While finishing No One You Know by Michelle Richmond before my monthly crime book discussion I had one of those episodes where all the white noise disappears and time stops except for your reading.
I think the clue as to why this novel so appealed to me is that the crime is resolved forty pages prior to the end of the novel. What does that tell you?
Hey, was that a book discussion question?
What it told me was that this book, centered around the death of Lila Enderlin, is as much about the effect of her death than the resolution of who is her murderer. In part, that is because the point of view of this novel is Lila’s sister, Ellie. Ellie does not have a good self-image, believing that she could have prevented the death of her sister by offering her a car ride, believing that her parents loved Lila best, believing that Lila’s prodigious math skills made her a better person and, of course, believing that Lila was prettier.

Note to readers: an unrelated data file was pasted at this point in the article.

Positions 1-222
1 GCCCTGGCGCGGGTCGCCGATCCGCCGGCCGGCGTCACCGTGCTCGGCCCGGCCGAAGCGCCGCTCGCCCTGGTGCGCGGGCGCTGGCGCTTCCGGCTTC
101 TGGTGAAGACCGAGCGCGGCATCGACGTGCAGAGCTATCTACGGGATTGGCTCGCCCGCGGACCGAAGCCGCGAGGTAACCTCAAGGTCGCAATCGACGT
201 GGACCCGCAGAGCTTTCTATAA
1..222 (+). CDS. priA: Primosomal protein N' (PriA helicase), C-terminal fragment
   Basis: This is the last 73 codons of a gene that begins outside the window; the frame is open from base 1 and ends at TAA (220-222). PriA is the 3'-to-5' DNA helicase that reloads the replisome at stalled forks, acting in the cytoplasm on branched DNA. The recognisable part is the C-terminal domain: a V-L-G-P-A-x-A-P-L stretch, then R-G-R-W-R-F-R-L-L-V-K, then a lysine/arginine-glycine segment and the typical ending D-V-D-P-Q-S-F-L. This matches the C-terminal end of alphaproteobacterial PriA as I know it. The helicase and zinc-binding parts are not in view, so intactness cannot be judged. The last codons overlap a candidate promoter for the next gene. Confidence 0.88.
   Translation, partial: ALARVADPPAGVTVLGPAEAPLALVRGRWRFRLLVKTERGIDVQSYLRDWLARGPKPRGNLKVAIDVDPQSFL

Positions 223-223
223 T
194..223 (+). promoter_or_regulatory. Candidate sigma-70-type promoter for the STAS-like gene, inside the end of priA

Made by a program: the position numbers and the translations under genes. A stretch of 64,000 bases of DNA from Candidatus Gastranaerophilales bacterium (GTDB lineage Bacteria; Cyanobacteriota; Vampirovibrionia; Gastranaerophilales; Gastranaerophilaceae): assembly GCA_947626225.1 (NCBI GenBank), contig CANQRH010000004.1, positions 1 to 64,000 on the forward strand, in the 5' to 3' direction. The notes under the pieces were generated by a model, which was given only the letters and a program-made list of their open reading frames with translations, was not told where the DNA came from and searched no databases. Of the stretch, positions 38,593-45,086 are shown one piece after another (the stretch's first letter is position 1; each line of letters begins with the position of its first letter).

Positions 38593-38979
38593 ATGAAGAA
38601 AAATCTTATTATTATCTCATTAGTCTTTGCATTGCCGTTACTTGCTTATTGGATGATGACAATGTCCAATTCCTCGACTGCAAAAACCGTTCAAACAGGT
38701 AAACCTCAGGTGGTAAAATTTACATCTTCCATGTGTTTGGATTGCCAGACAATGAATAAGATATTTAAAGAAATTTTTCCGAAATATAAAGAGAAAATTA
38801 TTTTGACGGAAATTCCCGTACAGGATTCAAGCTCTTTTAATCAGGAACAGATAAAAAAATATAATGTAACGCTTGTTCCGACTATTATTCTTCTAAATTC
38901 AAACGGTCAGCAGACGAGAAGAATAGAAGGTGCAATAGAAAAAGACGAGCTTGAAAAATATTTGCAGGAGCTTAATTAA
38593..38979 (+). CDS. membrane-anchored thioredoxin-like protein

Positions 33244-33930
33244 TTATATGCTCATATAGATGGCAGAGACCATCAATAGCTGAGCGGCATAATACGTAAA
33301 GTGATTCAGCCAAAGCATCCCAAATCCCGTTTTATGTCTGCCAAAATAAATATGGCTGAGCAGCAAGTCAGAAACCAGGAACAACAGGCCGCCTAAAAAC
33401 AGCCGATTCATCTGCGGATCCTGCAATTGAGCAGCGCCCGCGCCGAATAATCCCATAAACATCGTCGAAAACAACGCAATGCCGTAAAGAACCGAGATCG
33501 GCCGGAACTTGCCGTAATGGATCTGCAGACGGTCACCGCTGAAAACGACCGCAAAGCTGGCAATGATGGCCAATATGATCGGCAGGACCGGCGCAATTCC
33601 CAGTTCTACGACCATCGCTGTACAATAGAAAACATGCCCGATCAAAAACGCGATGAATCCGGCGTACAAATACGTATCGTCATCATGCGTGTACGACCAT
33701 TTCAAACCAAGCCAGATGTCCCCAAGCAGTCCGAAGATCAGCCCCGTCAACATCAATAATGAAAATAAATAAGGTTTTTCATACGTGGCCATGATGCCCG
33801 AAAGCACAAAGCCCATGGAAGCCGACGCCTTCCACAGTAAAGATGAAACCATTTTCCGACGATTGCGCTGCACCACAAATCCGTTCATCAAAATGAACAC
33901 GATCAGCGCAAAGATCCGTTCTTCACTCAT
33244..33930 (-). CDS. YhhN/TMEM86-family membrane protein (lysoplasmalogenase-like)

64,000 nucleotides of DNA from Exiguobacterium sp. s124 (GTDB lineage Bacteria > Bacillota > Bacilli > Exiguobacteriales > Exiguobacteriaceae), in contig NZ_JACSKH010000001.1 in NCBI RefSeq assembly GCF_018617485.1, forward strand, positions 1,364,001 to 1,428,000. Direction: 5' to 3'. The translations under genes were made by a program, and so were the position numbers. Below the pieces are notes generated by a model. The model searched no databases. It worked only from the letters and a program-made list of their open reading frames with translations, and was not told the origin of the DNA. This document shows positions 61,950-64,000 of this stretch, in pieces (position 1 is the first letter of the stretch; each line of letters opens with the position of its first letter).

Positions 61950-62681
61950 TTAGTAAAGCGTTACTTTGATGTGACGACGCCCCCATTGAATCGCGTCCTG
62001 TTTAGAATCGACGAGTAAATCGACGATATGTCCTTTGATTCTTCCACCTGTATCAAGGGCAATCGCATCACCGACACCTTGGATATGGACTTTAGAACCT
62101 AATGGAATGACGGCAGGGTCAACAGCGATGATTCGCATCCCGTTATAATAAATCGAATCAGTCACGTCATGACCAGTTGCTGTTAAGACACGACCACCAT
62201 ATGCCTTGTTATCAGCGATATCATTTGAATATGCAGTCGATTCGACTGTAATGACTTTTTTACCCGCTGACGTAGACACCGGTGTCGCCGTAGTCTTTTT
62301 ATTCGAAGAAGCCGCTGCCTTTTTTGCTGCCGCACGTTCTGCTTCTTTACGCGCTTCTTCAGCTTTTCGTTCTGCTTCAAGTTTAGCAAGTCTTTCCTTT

The novel is told to us in two parts of time: the early years centered on the lead up to, discovery of and immediate resolution of the murder of Lila. The rest of the story takes place twenty years later when Ellie goes on a mission to re-examine the evidence and discover the reason of Lila’s murder.
The details, because they are revealed in such a delicate fashion, are best left to the reader to discover.
What I can say is that I found the book to be elegantly written with many passages from the work leading to book discussion questions.
“Privacy was just a comforting illusion”
“The seeds of a relationship’s demise is always apparent.”
“If we believe a thing to be true, we look for clues that will lead us to foregone conclusions.”
“Did obsession breed a deeper loyalty than love?”
This title proved to be a sure bet and the discussion was long and lively. I say this often but this novel could be used by book discussion groups who do not think of themselves as a crime fiction discussion group. But they will.